I’ve been seeing a growing number of social media posts that are arguing for non-judgment over decisions whether or not to vaccinate. While I think that these posts are coming from a well-intentioned place, I’m concerned about the harm that may be done by taking such a stance. I thought I’d tackle some of these issues here.
The Case for Non-Judgment
Part of the reason I think these posts are growing is that there is, in fact, some appealing reasons to take such an approach. I want to explore a few of these reasons before going into why I feel a different approach is more warranted.
Informed Consent/Medical Ethics
The first, and perhaps most valid reason, is where medical ethics largely falls. A keystone of contemporary medical ethics is the right to informed consent. There’s been too many sorry incidents in our past where the trust of basically everyone whose not a cishet middle-upper class white man has been used and abused by medical practitioners and researchers. The right to informed consent is meant to guard against such atrocities being perpetuated.
The right to informed consent is, largely, a concession to the practical realities of human existence and corrupt power systems. The issue in terms of vaccine hesitancy is that much of the information people are deciding on is mixed with misinformation and disinformation. This complicates the question of whether “informed” part of “informed consent” is actually being followed for many of the folks deciding not to get vaccinated.
The other reason the right to informed consent has been adopted as a major principle is the recognition of bodily autonomy as important to respect. I will come back to this later, but for now I will just point out that the ethics of informed consent mean that folks can, and do, have the right to make their own choices regarding their bodies, they are not free from the consequences of that choice.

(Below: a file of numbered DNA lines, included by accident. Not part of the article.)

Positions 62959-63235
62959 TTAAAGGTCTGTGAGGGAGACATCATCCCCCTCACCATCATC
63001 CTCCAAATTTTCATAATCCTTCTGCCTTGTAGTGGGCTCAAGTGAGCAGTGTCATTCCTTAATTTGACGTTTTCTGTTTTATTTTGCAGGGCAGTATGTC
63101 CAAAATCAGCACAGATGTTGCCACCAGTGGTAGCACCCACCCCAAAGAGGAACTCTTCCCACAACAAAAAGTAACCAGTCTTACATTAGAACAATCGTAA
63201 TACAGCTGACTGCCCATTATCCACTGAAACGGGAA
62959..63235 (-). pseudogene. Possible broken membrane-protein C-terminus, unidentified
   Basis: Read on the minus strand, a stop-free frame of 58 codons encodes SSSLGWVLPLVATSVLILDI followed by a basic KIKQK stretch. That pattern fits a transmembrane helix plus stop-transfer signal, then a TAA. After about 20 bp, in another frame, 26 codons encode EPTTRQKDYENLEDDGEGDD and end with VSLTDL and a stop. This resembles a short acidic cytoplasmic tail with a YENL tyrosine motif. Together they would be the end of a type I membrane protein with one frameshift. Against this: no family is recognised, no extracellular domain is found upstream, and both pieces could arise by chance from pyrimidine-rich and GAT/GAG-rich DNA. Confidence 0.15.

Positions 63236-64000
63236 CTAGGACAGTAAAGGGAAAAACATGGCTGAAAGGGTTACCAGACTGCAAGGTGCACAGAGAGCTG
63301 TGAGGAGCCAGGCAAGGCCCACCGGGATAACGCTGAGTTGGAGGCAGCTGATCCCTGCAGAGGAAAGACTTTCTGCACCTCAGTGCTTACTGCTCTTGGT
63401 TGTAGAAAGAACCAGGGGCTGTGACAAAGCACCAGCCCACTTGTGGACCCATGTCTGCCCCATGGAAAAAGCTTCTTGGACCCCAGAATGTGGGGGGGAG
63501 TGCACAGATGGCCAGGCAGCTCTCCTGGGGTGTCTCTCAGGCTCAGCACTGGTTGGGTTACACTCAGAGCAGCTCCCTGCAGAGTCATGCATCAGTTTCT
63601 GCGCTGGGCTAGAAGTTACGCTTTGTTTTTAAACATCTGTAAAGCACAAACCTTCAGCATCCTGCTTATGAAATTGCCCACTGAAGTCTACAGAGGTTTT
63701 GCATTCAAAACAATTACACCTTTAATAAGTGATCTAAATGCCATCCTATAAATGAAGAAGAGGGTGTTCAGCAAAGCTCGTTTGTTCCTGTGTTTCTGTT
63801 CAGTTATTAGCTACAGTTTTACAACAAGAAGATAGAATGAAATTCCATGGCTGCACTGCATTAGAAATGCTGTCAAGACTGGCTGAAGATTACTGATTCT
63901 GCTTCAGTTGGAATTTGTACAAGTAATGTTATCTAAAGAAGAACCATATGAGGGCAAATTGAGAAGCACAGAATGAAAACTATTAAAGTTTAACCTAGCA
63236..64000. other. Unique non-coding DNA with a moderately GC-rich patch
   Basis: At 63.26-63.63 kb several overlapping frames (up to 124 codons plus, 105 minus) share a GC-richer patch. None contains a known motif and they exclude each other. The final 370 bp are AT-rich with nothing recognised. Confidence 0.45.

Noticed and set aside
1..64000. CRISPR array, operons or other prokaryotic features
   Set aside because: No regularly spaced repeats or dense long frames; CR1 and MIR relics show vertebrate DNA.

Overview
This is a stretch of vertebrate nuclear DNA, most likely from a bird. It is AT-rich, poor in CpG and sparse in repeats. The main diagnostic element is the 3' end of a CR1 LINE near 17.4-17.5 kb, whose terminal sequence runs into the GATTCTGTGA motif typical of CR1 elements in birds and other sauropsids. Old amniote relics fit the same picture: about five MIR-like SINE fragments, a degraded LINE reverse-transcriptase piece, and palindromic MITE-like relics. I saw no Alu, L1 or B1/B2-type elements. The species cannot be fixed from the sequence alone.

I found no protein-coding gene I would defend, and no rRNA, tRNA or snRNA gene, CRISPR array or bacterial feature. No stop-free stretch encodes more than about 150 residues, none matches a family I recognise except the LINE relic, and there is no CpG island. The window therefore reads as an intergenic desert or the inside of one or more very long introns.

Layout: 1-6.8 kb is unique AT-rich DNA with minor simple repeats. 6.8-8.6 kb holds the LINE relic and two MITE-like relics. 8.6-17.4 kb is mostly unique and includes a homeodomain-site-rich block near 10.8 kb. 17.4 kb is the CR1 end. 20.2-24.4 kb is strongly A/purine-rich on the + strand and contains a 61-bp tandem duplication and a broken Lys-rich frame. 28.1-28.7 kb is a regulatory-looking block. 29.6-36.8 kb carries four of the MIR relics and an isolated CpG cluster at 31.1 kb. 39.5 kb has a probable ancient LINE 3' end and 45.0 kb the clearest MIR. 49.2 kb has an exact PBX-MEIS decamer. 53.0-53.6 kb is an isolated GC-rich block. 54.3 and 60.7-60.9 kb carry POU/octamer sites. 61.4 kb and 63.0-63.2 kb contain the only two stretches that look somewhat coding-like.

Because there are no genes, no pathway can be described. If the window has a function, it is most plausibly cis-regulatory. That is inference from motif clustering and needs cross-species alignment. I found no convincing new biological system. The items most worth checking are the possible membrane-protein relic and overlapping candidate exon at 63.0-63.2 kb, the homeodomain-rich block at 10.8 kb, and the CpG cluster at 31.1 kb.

It is a truism that a little bit of knowledge on a topic can be more harmful than no knowledge, and that is certainly being born out in this aspect. As the public has been kept informed every step of the way in our knowledge of the virus and the vaccine, lay people have struggled to keep up. The guidelines we’ve been issued and information we’ve been given has been fast-changing and oft-contradictory. The good news is that this is how science actually works in real-time–we’re seeing the self-correcting process with more transparency than ever before. The bad news is that many folks weren’t really prepared properly for that process and now are oft-repeating outdated, or just plain false info as a result.
This leads even folks who are quite happy to get a vaccine often uncertain enough to adamantly argue it to others–whether because they have their own doubts, or because they want to be on guard against the science changing again and being inundated with “I told you so’s”.
Perhaps one of the most compelling reasons for many to pursue a non-judgment approach is because of personal relationships. Many of us have friends and family who are at various places on this. Rather than taking an adamant stand and risking alienation and discord, we argue for restraint and respect for autonomy.